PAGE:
While unlike the past market crashes, the root of the current crash is not economic, the wealth destruction it would lead to in the short-term will play out exactly the same way it has played out in previous crises. In bad times, typically fundamentally strong businesses sail through and reach the shore safely, while weaker businesses sink. Better run companies will be able to withstand the turbulence and bounce back quickly; therefore, it makes more sense to stick with fundamentally strong and proven businesses in turbulent times.

Investing should be for the long haul and one should not react based on one-week, one-month or one-quarter performance. For instance, between May 2008 and February 2009, the S&P 500 lost nearly half of its value, but within one year it bounced back, consequently leading to significant returns to the investors who stayed invested or made fresh investments during the crisis. In the five years that followed, the S&P 500 climbed more than 153 percent.

The following two graphics depict the two major stock market corrections and the returns post crisis

The key is to stay invested with a long term horizon into quality names with strong fundamentals because these stocks are the real wealth creators for the investors.

If You Have Cash, Its Best Time To Invest in Equity Markets, But Don't Try To Catch Market Bottom

Equity markets offer superlative returns across asset classes in the long term, therefore this is not the time to invest fresh capital into other asset classes, if one has some available liquidity. Other asset classes such as real estate, gold although would act as a hedge in the short term but would not be able to match the returns of the equity markets as the market is currently trading at a discount. This would perhaps be the right time to deploy fresh capital in good quality stocks or average down into fundamentally strong positions if you are already invested. This is the time to deploy a lump sum in phases in addition to any other systematic investment plan (SIP) into equity markets that one may already have. Do not commit your cash in one go, rather a staggered entry which is spread over several months is ideal. In doing that, you may not be able to capture the swing in its entirety, but will certainly avoid getting whipsawed by sucker rallies. The key to success remains in investing small chunks at regular intervals and avoiding the desire to catch a bottom and thus failing to deploy fresh capital altogether.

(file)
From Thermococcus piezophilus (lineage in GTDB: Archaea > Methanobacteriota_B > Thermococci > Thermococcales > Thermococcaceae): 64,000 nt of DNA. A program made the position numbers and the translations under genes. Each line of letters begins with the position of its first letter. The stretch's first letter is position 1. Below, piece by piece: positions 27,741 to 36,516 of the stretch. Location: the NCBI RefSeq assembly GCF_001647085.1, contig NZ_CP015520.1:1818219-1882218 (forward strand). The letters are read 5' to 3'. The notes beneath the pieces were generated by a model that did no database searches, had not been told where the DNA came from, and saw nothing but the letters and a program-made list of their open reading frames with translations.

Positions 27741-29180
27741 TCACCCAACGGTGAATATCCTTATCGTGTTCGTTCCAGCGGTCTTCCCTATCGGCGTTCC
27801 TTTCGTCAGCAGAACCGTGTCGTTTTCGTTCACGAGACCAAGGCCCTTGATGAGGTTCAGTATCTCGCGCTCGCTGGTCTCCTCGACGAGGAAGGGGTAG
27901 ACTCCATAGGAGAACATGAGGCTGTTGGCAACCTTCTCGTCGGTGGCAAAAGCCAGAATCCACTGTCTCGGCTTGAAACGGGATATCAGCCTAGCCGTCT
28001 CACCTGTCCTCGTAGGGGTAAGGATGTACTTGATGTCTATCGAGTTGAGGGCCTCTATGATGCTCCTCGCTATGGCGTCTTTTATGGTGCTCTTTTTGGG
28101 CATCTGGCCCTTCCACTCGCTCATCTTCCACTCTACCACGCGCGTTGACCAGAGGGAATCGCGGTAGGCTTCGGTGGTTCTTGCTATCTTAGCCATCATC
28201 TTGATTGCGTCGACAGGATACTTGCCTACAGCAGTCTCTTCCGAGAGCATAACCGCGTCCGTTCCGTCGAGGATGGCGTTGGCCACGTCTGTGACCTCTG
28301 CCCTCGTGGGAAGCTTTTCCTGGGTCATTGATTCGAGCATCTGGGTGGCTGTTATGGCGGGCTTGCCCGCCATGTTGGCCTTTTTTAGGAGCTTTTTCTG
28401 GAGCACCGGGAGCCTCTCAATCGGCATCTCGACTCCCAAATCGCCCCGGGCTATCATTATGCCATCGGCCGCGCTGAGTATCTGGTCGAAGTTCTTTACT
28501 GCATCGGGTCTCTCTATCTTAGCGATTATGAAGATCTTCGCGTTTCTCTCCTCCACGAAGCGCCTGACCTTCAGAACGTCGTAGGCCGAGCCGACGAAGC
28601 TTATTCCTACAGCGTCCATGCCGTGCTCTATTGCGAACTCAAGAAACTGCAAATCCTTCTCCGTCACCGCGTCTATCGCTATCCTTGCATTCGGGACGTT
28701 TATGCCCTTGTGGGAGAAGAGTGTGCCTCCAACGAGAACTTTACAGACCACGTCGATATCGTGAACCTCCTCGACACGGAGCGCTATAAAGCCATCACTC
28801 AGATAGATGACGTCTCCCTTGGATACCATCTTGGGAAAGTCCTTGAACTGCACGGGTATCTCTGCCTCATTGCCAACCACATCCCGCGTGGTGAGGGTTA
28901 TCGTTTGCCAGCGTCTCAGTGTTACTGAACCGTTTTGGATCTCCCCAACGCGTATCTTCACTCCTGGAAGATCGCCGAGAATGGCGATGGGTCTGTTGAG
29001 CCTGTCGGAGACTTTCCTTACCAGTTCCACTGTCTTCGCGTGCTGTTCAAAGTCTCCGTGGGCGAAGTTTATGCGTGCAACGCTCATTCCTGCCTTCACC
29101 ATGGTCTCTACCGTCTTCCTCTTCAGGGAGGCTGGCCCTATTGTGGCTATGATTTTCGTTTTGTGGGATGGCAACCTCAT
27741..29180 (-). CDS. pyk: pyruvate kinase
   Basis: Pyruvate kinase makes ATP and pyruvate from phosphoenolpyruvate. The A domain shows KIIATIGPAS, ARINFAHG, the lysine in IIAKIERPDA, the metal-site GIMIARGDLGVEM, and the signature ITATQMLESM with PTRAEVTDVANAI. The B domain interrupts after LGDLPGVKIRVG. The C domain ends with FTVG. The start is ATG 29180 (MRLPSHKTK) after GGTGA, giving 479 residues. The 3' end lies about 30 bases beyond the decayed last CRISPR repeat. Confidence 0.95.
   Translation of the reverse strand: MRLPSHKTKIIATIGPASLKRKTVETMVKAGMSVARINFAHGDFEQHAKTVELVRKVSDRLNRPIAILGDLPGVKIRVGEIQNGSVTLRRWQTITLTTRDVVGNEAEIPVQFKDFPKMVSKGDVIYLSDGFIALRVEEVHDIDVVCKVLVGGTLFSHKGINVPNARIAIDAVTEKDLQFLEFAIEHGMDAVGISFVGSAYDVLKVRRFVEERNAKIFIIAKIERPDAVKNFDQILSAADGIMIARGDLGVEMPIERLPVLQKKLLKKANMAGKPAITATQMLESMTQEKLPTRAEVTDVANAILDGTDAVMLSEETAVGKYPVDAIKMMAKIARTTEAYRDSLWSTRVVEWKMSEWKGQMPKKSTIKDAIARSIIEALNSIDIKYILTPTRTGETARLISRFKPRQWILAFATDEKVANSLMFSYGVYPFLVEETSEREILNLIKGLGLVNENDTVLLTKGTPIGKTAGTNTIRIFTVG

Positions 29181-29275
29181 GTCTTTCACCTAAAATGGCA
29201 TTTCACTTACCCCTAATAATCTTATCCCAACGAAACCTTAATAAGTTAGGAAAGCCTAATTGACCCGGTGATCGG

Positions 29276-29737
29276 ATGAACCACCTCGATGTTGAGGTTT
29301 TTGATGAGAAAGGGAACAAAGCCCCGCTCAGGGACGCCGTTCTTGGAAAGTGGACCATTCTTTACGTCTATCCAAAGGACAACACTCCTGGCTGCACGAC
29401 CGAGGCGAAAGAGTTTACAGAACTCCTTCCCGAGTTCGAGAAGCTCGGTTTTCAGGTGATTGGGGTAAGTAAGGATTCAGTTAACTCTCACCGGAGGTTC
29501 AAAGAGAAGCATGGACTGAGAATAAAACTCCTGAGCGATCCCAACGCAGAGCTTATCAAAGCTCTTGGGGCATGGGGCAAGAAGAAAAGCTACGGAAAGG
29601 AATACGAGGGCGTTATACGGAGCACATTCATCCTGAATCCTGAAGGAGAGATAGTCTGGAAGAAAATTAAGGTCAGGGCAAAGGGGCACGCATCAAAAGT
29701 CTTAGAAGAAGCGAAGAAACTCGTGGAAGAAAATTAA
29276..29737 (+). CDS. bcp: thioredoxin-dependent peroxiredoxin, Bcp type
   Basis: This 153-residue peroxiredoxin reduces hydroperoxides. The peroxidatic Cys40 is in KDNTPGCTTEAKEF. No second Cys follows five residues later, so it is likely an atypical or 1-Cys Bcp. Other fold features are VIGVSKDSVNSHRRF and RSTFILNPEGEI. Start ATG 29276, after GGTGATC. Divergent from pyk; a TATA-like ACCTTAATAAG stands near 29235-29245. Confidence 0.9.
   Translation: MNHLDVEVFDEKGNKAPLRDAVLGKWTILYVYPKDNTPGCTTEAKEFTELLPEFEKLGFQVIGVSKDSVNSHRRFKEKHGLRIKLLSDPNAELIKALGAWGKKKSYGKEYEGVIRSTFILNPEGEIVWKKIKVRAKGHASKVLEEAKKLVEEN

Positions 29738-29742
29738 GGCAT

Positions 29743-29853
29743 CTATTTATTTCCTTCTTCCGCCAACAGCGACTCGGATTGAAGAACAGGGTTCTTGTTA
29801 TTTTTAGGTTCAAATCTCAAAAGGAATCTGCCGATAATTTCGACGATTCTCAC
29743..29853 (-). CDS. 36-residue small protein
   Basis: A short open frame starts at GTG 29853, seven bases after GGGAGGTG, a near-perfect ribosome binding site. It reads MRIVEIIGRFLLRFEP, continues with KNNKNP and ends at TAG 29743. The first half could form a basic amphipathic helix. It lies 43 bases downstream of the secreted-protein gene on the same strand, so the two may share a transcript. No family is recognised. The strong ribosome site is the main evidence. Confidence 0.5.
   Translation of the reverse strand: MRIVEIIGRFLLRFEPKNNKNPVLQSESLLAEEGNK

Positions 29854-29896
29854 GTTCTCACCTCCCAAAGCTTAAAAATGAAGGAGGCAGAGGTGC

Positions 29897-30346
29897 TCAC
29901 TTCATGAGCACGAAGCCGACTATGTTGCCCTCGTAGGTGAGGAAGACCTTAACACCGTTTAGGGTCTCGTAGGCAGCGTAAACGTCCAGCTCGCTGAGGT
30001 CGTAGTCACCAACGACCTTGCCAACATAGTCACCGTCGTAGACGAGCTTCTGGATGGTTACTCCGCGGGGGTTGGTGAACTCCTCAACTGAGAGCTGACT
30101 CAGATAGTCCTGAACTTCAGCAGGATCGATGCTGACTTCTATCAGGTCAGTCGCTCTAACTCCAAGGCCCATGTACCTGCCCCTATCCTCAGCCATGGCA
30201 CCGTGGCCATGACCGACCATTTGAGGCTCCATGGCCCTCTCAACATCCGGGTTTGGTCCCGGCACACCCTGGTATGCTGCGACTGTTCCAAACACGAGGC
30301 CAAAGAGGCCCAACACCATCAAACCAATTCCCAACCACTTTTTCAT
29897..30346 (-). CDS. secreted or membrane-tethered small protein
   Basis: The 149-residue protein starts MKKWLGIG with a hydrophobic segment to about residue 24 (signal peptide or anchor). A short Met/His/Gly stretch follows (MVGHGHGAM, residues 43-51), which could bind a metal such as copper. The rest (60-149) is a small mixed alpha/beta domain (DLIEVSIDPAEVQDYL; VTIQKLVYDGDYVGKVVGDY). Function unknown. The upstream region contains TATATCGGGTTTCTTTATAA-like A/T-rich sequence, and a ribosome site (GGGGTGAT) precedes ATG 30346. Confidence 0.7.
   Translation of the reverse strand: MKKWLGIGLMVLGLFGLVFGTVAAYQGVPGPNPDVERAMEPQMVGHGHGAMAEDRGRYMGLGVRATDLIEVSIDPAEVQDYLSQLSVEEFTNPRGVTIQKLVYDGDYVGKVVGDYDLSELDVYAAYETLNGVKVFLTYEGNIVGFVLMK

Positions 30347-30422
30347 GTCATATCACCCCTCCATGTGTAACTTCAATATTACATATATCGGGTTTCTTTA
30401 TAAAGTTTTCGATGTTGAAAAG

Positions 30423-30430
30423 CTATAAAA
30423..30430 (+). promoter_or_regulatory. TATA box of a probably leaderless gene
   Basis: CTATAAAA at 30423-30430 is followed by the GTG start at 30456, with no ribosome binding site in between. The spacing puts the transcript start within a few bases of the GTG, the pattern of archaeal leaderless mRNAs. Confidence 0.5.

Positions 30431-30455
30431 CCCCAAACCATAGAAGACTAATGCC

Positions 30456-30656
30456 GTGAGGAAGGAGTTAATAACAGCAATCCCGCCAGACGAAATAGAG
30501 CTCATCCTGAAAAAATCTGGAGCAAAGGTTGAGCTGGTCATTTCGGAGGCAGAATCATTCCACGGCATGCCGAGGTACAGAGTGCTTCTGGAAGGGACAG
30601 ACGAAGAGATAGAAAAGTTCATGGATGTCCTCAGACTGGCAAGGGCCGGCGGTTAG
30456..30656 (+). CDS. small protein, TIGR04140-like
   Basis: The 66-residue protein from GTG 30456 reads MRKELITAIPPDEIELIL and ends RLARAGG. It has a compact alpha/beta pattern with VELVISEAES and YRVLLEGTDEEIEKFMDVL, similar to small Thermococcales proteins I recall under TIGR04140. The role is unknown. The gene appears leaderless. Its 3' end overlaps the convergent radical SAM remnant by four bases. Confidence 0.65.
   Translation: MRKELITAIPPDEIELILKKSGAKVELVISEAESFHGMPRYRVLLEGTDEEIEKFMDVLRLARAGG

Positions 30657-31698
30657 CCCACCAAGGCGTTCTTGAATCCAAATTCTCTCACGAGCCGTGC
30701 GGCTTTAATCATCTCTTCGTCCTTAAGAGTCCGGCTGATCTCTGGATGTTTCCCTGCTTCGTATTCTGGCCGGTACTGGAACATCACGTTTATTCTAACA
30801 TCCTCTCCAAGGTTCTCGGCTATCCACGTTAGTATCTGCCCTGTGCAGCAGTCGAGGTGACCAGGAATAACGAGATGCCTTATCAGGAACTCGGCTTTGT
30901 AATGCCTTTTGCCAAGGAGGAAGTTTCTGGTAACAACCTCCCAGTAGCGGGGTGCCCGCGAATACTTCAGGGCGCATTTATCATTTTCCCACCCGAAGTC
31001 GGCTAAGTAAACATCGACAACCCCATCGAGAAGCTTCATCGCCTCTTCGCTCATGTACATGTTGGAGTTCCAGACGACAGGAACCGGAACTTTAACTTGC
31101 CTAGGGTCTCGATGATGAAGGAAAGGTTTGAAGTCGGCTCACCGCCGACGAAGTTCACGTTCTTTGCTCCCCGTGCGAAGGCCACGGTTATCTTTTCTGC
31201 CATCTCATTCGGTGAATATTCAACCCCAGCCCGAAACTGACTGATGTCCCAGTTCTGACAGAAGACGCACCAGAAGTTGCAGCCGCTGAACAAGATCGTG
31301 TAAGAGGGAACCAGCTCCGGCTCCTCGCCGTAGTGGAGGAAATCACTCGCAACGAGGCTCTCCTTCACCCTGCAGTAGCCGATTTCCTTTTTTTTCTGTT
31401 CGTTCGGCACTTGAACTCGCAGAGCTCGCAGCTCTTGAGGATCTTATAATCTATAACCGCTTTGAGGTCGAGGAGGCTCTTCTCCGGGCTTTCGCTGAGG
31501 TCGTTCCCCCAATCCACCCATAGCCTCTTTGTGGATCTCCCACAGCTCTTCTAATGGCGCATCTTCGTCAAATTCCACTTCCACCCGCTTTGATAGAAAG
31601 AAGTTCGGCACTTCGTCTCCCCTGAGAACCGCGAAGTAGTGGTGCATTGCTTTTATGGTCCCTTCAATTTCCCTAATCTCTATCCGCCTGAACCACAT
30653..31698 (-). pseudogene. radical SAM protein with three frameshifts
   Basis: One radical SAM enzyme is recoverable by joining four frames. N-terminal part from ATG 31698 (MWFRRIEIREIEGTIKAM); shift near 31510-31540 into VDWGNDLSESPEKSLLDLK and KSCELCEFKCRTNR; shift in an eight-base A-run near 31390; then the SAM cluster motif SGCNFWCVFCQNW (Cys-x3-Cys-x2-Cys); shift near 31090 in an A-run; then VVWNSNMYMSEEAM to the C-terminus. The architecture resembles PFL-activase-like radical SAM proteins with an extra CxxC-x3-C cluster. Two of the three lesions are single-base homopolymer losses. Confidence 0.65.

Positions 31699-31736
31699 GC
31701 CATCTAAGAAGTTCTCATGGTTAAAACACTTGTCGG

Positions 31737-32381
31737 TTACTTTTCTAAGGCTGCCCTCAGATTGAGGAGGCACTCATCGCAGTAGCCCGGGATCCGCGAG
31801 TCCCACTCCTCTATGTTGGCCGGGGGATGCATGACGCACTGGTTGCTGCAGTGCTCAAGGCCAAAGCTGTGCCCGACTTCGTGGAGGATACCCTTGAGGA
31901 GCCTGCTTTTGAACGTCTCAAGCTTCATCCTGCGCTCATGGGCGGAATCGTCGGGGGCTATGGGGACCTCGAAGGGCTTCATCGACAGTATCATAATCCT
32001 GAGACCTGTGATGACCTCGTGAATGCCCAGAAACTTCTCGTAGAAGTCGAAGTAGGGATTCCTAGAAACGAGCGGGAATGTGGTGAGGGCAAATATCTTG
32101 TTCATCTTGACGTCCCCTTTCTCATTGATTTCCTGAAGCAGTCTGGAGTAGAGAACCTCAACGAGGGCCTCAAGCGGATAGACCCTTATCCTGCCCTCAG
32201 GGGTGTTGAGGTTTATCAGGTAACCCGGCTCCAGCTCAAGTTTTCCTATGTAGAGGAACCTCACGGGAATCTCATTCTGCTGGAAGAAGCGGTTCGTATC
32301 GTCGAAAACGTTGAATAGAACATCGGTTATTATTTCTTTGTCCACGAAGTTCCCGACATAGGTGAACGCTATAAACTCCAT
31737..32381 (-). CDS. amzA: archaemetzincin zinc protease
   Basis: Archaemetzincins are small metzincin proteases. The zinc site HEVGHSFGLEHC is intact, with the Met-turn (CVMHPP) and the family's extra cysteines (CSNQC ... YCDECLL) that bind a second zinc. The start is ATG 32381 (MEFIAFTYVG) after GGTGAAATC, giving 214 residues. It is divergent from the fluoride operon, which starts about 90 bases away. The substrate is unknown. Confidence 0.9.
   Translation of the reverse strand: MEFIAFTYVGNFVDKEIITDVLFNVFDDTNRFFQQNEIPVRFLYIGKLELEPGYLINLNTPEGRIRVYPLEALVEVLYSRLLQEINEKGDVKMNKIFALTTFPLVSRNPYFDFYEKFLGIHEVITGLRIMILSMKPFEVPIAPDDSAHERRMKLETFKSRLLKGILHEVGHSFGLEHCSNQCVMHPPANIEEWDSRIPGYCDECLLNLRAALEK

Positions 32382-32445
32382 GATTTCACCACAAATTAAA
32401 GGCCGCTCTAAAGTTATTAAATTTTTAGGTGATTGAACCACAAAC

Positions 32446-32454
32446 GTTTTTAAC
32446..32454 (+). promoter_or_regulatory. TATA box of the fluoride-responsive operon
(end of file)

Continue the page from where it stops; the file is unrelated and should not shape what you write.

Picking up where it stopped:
Ignore Short-Term Volatility and Don't Review Portfolio Every Day:

At times of market turmoil and volatility, looking at your portfolio performances daily may be potentially detrimental to your investment portfolio. Panicking over your unrecognized losses and consequently liquidating significant portions of your investment portfolio could lead to irreparable losses. Finding your portfolio take a knock every day will lead you to question your investing choices that could result in you making investment choices that may be totally unnecessary. Any review you undertake at this stage should be purely from an asset allocation perspective. If the asset mix has changed substantially from desired levels, rebalance portfolio to its original shape, leave the microscopic review for a later time.

Conclusion

Investors should review the listed mistakes and refrain from making them; market corrections are best times to capitalize on opportunities that could lead to significant wealth creation in the long run. Investors should therefore stay invested in good quality stocks during turbulent times and if possible leverage this opportunity by either averaging down into quality names or deploying fresh capital to good quality stocks that have been beaten down due to the market turmoil.

Rahul Agarwal

Director, Wealth Discovery